Long time, no see!

Over the past few weeks, I have been extremely busy with schoolwork, family events, and just enjoying the last few weeks I have in Copenhagen. The past week has been one of my most jam-packed, but also the most fulfilling. On top of having two tests in my core course and my immunology class (each had quite a lot to cover) and having my third photoshoot due in Photojournalism, I also hosted a Thanksgiving dinner on Thursday! I invited three of my friends over that had not been to Hillerød before, so they could meet the rest of my host family and learn more about the Danish lifestyle. Most of my friends live in kollegiums or RCs, so they don’t get as much exposure to Danish culture like I do, which I am very grateful for. I also wanted them to get a glimpse of how I’ve been living this semester! So here’s my highlights from the past week:


Starting on Wednesday, EJ and I started getting one of the desserts ready for Thanksgiving dinner the next day. We made my infamous chocolate/toffee crackers, which is one of my favorite sweets to make for the holidays (I’ll link the recipe here – minus m&ms). After this I did have to do quite a lot of studying, because my immunology test was on Friday, and I did not want to spend a lot of time on it Thursday.

When Thursday came around, my host mormor (grandma) and morfar (grandpa) came over to help me start preparing the turkey! I also had a lot of help from my grandma back home, she was so excited for me to cook a turkey in Denmark and celebrate with my host family. She was actually so amazed (as was I) about how expensive the turkeys are here. For a 4.6 kg (about 10lbs) fresh turkey it was around 320 kr (~$47). Back home, my grandma was able to buy a 20 lb turkey for about $20. It’s so crazy how different the prices are…

But back to preparing the turkey! My mormor showed EJ and I how to clean the turkey and what we should do over the next four and a half hours to get the turkey crispy and not dry. We had to baste it every 30 minutes! She also helped us make her special gravy while she was over, which turned out really great.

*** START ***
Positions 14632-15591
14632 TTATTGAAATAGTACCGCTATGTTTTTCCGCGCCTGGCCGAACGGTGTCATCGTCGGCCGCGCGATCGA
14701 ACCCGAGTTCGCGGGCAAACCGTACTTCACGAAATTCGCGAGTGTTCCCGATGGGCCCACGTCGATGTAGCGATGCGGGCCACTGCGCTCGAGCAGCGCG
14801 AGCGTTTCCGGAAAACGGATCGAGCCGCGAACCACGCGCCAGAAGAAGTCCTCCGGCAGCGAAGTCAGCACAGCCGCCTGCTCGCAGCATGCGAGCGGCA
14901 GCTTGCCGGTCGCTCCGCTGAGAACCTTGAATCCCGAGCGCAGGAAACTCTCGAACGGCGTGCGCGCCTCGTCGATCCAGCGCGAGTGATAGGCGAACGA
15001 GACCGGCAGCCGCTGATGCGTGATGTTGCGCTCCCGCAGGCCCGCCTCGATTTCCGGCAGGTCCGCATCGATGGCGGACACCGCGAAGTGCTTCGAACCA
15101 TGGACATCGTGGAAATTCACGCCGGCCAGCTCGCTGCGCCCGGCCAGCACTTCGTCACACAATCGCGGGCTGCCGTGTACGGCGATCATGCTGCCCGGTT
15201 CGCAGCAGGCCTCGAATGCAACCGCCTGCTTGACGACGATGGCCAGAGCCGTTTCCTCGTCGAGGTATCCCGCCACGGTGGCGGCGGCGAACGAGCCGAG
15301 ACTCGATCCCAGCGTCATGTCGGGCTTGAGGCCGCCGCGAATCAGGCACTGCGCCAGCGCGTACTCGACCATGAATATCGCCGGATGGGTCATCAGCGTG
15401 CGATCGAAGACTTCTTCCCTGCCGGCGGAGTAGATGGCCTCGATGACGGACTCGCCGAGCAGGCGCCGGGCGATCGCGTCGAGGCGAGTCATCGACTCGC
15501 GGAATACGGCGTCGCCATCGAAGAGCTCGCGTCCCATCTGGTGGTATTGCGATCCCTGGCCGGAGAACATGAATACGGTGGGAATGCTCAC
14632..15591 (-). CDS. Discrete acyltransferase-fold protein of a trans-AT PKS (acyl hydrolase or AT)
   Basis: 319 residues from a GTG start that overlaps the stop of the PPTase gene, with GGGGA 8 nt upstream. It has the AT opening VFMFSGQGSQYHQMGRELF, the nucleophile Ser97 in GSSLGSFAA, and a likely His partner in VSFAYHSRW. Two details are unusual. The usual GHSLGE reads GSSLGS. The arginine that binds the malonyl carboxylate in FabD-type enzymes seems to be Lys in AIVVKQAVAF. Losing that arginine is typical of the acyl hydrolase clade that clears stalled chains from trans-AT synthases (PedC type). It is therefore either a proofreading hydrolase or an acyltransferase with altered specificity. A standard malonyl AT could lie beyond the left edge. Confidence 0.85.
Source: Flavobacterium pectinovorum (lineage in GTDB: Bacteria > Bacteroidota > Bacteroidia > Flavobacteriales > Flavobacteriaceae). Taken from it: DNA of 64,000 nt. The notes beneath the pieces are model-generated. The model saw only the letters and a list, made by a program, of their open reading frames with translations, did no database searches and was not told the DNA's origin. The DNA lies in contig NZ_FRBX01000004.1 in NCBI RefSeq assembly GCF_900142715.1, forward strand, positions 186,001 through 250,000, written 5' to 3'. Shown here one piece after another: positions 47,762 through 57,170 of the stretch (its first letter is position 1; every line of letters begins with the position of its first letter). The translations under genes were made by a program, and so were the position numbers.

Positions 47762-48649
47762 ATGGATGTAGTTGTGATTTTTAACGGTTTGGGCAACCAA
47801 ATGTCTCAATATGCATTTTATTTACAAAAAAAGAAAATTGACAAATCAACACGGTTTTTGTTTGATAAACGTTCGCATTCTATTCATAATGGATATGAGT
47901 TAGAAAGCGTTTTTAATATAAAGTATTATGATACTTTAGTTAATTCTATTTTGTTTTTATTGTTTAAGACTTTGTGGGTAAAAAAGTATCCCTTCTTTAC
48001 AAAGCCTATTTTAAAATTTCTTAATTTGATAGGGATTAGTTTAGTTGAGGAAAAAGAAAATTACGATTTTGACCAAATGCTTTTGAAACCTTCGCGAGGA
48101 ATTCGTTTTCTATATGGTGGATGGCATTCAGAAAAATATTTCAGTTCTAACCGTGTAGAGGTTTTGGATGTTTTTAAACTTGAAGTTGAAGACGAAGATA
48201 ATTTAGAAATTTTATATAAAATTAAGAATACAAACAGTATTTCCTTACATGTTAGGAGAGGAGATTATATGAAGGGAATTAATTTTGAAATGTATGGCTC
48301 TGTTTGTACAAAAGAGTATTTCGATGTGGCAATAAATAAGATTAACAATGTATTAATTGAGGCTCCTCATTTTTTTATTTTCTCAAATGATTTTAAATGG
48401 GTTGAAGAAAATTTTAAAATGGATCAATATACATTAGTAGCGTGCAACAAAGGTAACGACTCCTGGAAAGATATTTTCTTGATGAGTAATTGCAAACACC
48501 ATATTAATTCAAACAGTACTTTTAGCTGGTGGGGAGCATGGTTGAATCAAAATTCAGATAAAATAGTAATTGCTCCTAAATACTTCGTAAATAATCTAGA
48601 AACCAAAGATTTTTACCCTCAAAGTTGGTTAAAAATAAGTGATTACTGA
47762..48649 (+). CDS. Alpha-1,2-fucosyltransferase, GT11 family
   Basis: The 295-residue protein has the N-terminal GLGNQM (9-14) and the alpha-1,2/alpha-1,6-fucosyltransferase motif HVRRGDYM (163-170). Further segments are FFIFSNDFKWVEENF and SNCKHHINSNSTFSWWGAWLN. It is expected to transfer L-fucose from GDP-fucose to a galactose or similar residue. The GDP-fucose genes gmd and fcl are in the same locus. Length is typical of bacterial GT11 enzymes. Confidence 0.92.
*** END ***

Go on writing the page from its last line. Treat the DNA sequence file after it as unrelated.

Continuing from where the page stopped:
At around 3pm, one of my friends (Jenna) arrived at Hillerød station, so I biked over and walked back to the house with her, which is about a 15 minute walk (7 min bike ride-ish). Jenna was super excited to cook the stuffing for the dinner and immediately got started on it when we arrived. A little later, my other two friends (Kara and Josh) showed up and we got cooking on all the other dishes!

One of my friends, Kara, has a few dietary restrictions–she is gluten, dairy, and meat-free (here you can read how she is able to accommodate in Copenhagen, if this is something that you are concerned about when coming to DIS). But we still wanted to make sure she would have food to eat at Thanksgiving, because this dinner is usually very heavy on everything she can’t eat. So in addition to the turkey, bread stuffing, gravy, and chocolate crackers, we also made some super yummy options that we could all enjoy: mashed butternut squash, lentils, roasted vegetables, and an apple crumble.

My host family had so much fun at dinner that night and my host dad was so excited to ‘cut the turkey.’ He said he always sees pictures and movies of American Thanksgivings and the dad always cuts the turkey, so he was really looking forward to it. We also went around the table and said what we were thankful for at the moment and it was filled with nice gratifications: food, family, ‘being alive’ (Valdemar), and so many other wholesome things. I was so happy that I was able to provide a comforting, family space for some of my friends on this holiday, I know its days like these that can be the hardest when you miss your family.